Trees of Honor Memorial seeks artists

By Annie Gentile - ReminderNews
Region - posted Wed., Nov. 28, 2012
The Connecticut Trees of Honor Memorial Executive Committee with the mayor of Windsor at a pasta dinner fundraiser: (L-r) Nancy Rousselle, Diane DeLuzio, Anne Walsh, Mayor Donald Trinks, Sue Martucci, Peter Galgano and Rose Nolan. Courtesy photo. - Contributed Photo

The Connecticut Trees of Honor Memorial Committee is calling all artisans to submit their ideas for a state-wide living memorial that honors Connecticut’s fallen heroes from the Afghanistan and Iraq wars.

The idea for the memorial, to be built in Veterans Memorial Park in Middletown, was the brainchild of CTHM Committee Chairperson Sue Martucci, who saw a similar memorial when visiting her daughter, who is based at Fort Stewart in Georgia. At present Connecticut has 63 fallen heroes, each of whom will be memorialized with a flowering tree and personalized plaque. The memorial will also feature walkways, flower gardens, benches, flagpoles, focal point statues, a water feature and specialized lighting.

A small group of dedicated, passionate volunteers, all of the committee members have a connection to the military. Committee member Diane DeLuzio, whose son Steven was killed in Afghanistan in August of 2010, said Martucci reached out to her to help with the memorial on an advisory capacity.

“The idea of a memorial clicked for me,” said DeLuzio. “I want my son and all the others who have died in the wars always to be remembered,” she said. “As a committee, we were all throwing out ideas about how we wanted [the memorial] to look like, but none of us are artists. We figured, why limit things to just seven heads? That’s why we decided to hold a competition to get the most awesome design.”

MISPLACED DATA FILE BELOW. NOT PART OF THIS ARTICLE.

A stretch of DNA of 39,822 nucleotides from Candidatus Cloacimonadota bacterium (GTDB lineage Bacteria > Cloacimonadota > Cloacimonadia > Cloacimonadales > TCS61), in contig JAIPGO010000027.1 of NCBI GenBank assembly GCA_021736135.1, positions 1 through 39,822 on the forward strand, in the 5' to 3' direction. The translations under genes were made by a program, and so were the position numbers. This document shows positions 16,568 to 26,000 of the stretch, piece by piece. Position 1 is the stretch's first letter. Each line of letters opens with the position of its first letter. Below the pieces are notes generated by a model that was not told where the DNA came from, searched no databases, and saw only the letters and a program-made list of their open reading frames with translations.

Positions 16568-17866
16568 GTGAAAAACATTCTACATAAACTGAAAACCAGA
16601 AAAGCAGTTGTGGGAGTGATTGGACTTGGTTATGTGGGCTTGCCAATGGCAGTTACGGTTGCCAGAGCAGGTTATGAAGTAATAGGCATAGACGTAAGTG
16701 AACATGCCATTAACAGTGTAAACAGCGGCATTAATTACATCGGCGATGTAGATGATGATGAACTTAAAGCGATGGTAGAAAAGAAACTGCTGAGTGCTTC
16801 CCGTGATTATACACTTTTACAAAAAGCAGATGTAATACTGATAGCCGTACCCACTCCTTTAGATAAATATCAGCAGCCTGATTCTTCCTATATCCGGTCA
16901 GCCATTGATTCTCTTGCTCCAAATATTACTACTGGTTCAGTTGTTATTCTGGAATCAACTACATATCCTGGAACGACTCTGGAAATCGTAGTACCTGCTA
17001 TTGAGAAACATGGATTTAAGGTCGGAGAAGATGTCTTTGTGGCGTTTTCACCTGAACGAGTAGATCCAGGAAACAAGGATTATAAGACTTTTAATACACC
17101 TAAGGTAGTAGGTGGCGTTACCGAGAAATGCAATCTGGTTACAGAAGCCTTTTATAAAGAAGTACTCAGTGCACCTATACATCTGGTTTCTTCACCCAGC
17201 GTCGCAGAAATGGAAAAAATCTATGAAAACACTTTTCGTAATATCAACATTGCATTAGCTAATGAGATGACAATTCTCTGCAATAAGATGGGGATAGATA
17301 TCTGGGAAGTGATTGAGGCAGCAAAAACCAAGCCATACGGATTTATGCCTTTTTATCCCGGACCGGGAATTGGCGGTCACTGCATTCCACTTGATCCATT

DeLuzio did some preliminary research, looking particularly at how the 9/11 Memorial in New York came together. “There was a call, and a registration,” said DeLuzio, explaining that one of the first steps is to get the word out to artists who work in various media - such as bronze, stone and sculpture - with the idea of contracting out to multiple artists or companies for the individual parts of the design.

One of the first steps, DeLuzio said, was for the committee to send out letters to a variety of towns asking for a donated spot for the memorial.

“Middletown got on board right away,” DeLuzio said of the town, which offered its under-utilized Veterans Memorial Park for the project. “The mayor, the Parks and Recreation Department, and their very active veterans’ organizations have been very supportive,” she said, adding that various Rotary Clubs, American Legion organizations, Elks Clubs and VFWs have offered their support. As Middletown is somewhat centrally located, she said the park will work out well for the families and friends coming from various parts of the state.

The DeLuzios had two sons in the military. Fortunately, their other son, Scott, came home safely. “Steven was 25 when he died, and he will always be 25 in my mind,” said DeLuzio. With the planted trees that are always growing as a focal point of the memorial, she said the message it would send to her and to the families and friends of Connecticut’s other fallen is that their memory will continue on, always growing.

The call for artists is a nationwide search, and anyone interested in submitting ideas for the design should visit the Connecticut Trees of Honor Memorial website at and click on the link for the Memorial Elements Competition. Registration for the competition must be submitted no later than Jan. 31, 2013, to or should be mailed to CT Trees of Honor Memorial, Inc., P.O. Box 234, Windsor, CT 06095. All submissions for Phase I of the Memorial Elements Contest must be received no later than April 1, 2013.

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